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What happened to the Big Island of Hawaii's Flumin' Da Ditch tour? An update.

Flumin_Da_Ditch_tour_Big_Island_Hawaii_updateFor many Big Island of Hawaii visitors, the 14.5-mile-long Kohala Ditch on the island’s northwestern tip conjures memories of the popular floating tour, Flumin’ Da Ditch. HAWAII Magazine readers who fondly remember drifting leisurely by kayak down a four-mile section of the fresh water irrigation system still write us asking about the return of the now-discontinued tour.

To the small towns dotting the North Kohala coastline, however, the ditch was more than kayaks and tours. It was an economic lifeline and historical landmark for an area dependent on the success of its collection of small agribusinesses.

On a sunny Sunday morning in October 2006, everything changed. A pair of earthquakes rocked the Big Island’s South Kohala coast, their shockwaves damaging key sections of the ditch system located in the mountainous regions of North Kohala. In mere seconds, a major source of water to the towns and farms on the coast below was gone.

In HAWAII Magazine's November/December 2009 print edition feature story "Savin' the Ditch," we documented the Big Island community of Hawi’s fight to bring the Kohala Ditch back. Community leaders offered HAWAII Magazine exclusive access to the ditch system, which is largely closed to the public. We explored the intricate network of tunnels and reconstructed flumes. We asked about the future of the Flumin’ Da Ditch tour. And we spoke with the farmers and businesspeople whose lives and livelihood depend on the fresh water the ditch carries. It was an incredible experience.

Here is the story of a community's remarkable efforts to restore the Kohala Ditch:


“Savin’ the Ditch”

A Big Island community fights to keep the Kohala Ditch flowing.

By Chris Bailey
(from the November/December 2009 issue of HAWAII Magazine)

On the morning of Oct. 16, 2006, Bill Shontell, from the Big Island land developer Surety Kohala Co., boarded a helicopter to tour the rugged west branch of Honokane Nut Valley—worried about what he might find.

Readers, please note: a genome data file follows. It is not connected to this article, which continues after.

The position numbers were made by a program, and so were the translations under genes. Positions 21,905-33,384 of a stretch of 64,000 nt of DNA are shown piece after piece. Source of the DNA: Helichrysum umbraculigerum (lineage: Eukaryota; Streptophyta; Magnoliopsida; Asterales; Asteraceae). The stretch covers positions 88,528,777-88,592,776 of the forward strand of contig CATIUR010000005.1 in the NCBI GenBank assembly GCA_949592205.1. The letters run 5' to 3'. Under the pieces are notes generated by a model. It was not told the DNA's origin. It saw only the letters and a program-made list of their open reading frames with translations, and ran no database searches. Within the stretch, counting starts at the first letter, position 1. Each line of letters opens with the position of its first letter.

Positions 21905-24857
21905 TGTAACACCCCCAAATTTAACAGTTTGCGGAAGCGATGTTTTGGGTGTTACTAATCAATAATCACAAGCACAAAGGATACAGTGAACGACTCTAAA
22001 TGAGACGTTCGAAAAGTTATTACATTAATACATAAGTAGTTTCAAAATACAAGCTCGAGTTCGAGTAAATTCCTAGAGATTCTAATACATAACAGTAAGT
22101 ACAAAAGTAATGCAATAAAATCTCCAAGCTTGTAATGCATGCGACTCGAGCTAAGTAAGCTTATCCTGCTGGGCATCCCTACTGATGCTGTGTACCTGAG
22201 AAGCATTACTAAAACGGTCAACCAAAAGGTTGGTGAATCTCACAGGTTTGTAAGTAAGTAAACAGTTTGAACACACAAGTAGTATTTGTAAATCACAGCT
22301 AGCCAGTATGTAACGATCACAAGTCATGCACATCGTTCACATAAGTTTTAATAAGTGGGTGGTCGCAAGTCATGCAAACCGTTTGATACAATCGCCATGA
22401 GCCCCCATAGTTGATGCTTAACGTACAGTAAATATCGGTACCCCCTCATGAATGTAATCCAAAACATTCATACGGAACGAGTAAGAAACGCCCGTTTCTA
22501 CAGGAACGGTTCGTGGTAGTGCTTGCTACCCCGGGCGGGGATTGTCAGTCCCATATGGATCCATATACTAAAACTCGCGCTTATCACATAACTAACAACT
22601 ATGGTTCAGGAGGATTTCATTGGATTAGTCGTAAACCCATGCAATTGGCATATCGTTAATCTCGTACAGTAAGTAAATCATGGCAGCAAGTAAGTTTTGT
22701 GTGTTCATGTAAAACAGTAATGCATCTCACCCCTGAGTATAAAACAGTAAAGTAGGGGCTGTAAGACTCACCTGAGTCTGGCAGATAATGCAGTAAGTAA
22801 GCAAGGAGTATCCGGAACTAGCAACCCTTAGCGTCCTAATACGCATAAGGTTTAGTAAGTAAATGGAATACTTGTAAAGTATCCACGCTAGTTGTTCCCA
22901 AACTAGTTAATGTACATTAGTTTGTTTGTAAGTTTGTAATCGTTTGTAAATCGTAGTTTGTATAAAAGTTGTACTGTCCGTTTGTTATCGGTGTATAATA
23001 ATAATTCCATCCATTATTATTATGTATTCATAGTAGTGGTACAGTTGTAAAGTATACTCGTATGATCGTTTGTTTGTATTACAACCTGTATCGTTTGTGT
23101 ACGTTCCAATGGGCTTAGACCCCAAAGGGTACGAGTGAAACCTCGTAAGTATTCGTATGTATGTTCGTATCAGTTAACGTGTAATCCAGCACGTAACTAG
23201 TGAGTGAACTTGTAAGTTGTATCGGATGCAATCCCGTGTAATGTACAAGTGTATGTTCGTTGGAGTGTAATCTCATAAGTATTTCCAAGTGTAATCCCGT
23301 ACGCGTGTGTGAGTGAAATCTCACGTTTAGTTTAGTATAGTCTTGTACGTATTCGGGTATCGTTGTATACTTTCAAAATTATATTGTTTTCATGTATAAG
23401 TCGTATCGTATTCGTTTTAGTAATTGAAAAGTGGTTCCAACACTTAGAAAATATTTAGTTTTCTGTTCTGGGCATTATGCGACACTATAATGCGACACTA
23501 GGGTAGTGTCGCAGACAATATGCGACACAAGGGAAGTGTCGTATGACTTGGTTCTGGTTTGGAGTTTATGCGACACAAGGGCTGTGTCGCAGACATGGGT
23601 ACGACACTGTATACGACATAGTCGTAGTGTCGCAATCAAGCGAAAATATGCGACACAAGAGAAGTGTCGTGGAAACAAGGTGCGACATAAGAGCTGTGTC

The helicopter dropped deep into Honokane Nui, hovering 50 feet above the valley floor in a space no wider than six or seven helicopters across. Vibrations from the copter triggered small landslides of now loose rock. The peaceful valley had become a perilous deathtrap.

Surety wanted to see if a pair of earthquakes the day before had damaged the Kohala Ditch system—the primary source of water for the island’s agriculture-rich northwestern peninsula. The quakes, measuring 6.7 and 6.0 on the Richter scale, tore through the entire island, but were based mere miles west of the North Kohala region.

From a safer vantage point of a few hundred feet in the air, Surety’s worst fears were confirmed: Flume No. 1, the manmade channel that connected the main dam intake and headwaters to miles of open ditch, was gone—reduced to splinters from a post-quake landslide. “Just looking at it we could tell the damage was bad,” says Shontell.

Very bad, actually. The Kohala Ditch was severed from its source. Water shut off like a faucet.

Farms and businesses that relied on the steady flow of water were instantly hit. A few businesses, such as Flumin’ Da Ditch—an ecotour company that offered a floating tour of a 4-mile stretch of the ditch to thousands of visitors each year—shut down immediately.

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Check out these related HawaiiMagazine.com posts:
What happened to Flumin' Da Ditch kayak tours?
Savin’ the Ditch. Where can I get a Kohala Ditch t-shirt?
Tubing the ditch on Kauai

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